With games, stand-up comedy and Rainer’s reworking of classics from Tchaikovsky to Titanic, this is guaranteed to produce an unforgettable evening of laughter and superb music.
So if you fancy making a special trip to the south of Germany to see this brilliant comedian and genius conductor Rainer Hersch take to the stage in this unique venue, book your tickets now directly from the venue.
Join the Rainer Hersch Orkestra and no less that three top comedians at Petworth Festival’s headline open air comedy event with ‘Comedy in The Stables’ on Friday 21 July.
Not only is Rainer Hersch a brilliant comedian but he is also a genius musician. With his very own Orkestra of madcap virtuosi, he brings games, stand- up comedy and Rainer’s unique reworking of classics from Tchaikovsky to Titanic. All this delivers a genuinely unforgettable evening of laughter and superb music.
One of the top comedians sharing the bill with Rainer is Hal Cruttenden. As well as being a highly accomplished writer and actor’s performed on The John Bishop Show (BBC1) and Live at the Apollo (BBC1 and 2), The Melbourne Comedy Festival Gala on Channel 10 Australia as well as making a second appearance on Have I Got News For You (BBC1). He has also frequently been seen on Great British Bake Off â€“ Extra Slice (BBC2). ‘One of the funniest comics on the circuit’ (Time Out)
‘You’ll never see another show quite like this’ (Edinburgh Evening News)
Opening the evening are warm up sets from Kieran Hodgson – whose show ‘Maestro’ hit the headlines at Edinburgh Fringe 2016 ‘This could well be THE show of the Fringe.’ ***** (The Telegraph); and English Actor, Writer and Stand-up Comedian Toby Hadoke, Chortle Award Winner and BBC Audio Awards Finalist Toby is well known for his work on BBC Radio and on the Manchester comedy circuit, ‘Superior stand-up skills – very, very funny’ (The Guardian)
Fabulous hot food will be provided by Badgers of Coultershaw and hot drinks by the Vintage Coffee Company – and of course there’s a bar as well.
Comedy in the Stables with the Rainer Hersch Orkestra Friday 21 July at 6pm
Petworth House Stables, 151 Whites Green Lodge, Petworth, GU28 9BD
Tickets: £26 (18 and under: £5)
https://i1.wp.com/www.rainerhersch.com/wp-content/uploads/sites/13/2017/06/Rainer-Hersch.jpg?fit=2048%2C136313632048adminhttp://revolutionarts.co.uk/rainerhersch/wp-content/uploads/sites/13/2016/09/rainer.pngadmin2017-06-24 01:14:042017-06-24 01:17:03See Rainer Hersch at Petworth Festival
The UK is alive with festivals. Festivals of performing arts, literature, visual arts and outdoor arts snd even science. These range from the the large international cultural events, such as the Edinburgh International Festival through to small dynamic festivals in towns and villages across the land.
Rainer Hersch is no stranger to performing at festivals of all shapes and sizes. Here he tells us about some of him more unusual encounters…
A percussionist friend of mine told me about a performance he did of Tchaikovsky 1812 overture in a ‘muddy field’ (musicians-speak for any outdoor festival stage). Wanting to create a bit of atmosphere, he suspended the bells for the final bit from some trees. Off they went for dinner but, when they came back for the performance, darkness had fallen. Despite much searching they couldn’t even find the bells let alone play them!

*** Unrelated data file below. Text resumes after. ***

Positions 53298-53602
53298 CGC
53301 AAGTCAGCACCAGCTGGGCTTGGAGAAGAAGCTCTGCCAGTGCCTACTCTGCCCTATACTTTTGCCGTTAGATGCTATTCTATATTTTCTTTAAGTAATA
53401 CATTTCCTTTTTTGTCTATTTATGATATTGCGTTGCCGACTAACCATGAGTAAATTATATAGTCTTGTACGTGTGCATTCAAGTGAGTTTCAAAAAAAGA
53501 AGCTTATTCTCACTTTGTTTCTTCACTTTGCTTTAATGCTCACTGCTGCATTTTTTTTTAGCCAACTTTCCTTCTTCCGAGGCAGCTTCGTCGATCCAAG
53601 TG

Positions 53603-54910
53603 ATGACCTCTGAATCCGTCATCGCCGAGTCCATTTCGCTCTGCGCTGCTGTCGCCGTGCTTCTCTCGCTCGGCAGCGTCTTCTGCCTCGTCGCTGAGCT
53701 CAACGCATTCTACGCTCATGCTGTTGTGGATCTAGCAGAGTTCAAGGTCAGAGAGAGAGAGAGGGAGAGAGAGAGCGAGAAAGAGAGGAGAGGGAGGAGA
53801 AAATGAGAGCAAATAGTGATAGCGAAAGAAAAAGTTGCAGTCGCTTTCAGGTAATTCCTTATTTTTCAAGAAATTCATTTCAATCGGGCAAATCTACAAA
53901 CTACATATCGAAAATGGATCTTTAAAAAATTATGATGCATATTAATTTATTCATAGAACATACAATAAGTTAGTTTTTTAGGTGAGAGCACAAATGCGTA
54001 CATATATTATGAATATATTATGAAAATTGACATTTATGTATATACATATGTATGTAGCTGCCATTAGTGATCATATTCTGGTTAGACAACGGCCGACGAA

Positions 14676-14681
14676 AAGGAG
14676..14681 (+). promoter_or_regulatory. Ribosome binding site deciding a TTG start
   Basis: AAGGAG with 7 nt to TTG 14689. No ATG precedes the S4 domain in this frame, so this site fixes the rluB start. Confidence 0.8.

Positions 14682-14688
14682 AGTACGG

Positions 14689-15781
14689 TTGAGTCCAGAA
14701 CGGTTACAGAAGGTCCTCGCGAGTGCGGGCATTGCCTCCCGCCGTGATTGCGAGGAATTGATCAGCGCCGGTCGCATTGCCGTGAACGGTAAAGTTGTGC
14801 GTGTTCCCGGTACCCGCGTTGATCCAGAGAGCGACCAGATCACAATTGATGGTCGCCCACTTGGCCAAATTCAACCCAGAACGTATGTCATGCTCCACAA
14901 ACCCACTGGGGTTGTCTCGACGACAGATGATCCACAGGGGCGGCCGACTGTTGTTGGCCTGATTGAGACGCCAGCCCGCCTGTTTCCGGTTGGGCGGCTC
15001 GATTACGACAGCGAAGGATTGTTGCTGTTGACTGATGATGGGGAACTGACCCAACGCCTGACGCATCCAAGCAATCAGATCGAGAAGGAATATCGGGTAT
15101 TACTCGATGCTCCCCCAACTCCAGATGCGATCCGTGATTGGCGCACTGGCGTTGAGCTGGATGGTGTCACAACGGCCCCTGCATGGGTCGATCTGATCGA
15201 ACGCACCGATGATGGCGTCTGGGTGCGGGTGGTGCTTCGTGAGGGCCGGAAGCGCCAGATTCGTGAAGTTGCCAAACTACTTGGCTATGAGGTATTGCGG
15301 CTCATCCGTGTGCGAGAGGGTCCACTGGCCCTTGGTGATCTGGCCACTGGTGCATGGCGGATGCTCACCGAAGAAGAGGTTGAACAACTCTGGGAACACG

Summer Festivals just used to be a way of filling musicians’ diaries when the concert season, September to June, was closed. Now some people just do festivals and avoid everything else.
I’ve done Edinburgh Festival 13 times. It seems like a very inauspicious number at which to stop. Should have been 12 or 14 or something. I almost went back up there with the Orkestra this year just to restore my karma.
I have twice done a festival in Barbados and once in the Cayman Islands. People always ask if my wife comes with me when I am performing. Hardly ever. The only times I can remember are: twice in Barbados and once in the Cayman Islands. Strange that…!
About 25 years ago, I was involved in a summer tour in which we performed with orchestra in cathedrals. Nice spectacle but terrible to listen to, cathedrals being so echoey. Actually, I am pretty sure some of those concerts are still going on – bouncing around the belfry or something.
Rainer’s next Festival performance with be at the Petworth Festival on 21 July with the Rainer Hersch Orkestra of madcap virtuosi. With games, stand- up comedy and Rainer’s reworking of classics from Tchaikovsky to Titanic, they genuinely deliver an unforgettable evening of laughter and superb music.
‘You’ll never see another show quite like this’ Edinburgh Evening News
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If you think this title is a contradiction in terms, Rainer Hersch begs to differ so read on…
Contrary to comic lore (and a good few of my gags) the Germans have actually got a sense of humour. In fact, the biggest gigs I have ever done have been in Germany. And it’s not the slapstick ‘man-gets-hit-in-the-face-with-a-fish’ comedy of legend either – Germans prefer philosophers to farce.
On stage in front of 7,000 at the Max-Schmeling-Halle, Berlin
So, where did their notoriety as ‘the land without laughter’ come from? Frankly, I think it is probably just part of our caricaturing following [ahem] one or two episodes in recent history. Those blond-haired, blue-eyed members of the Hitler Youth are smiling alright but it’s not at knock, knock jokes.
Then there is ‘Dinner For One’ – loved and lauded by German-speaking audiences wherever they may be found and now the most repeated TV programme EVER, ANYWHERE. You don’t know about ‘Dinner For One’? Not surprising, because, although it is performed in English, it is almost unknown amongst English speakers.
Do you know Hitler’s favourite knock, knock joke by the way? “Knock, knock” “Who’s there?” “I WILL ASK THE QUESTIONS!”
‘Dinner For One’ is an 11-minute TV sketch, filmed in black and white in which an elderly lady celebrates her 90th birthday aided by her butler. Unfortunately, with the passing of the years, all the lady’s guests have died off leaving the butler to impersonate them, toasting her one by one and gradually getting more and more pissed. You can watch it here: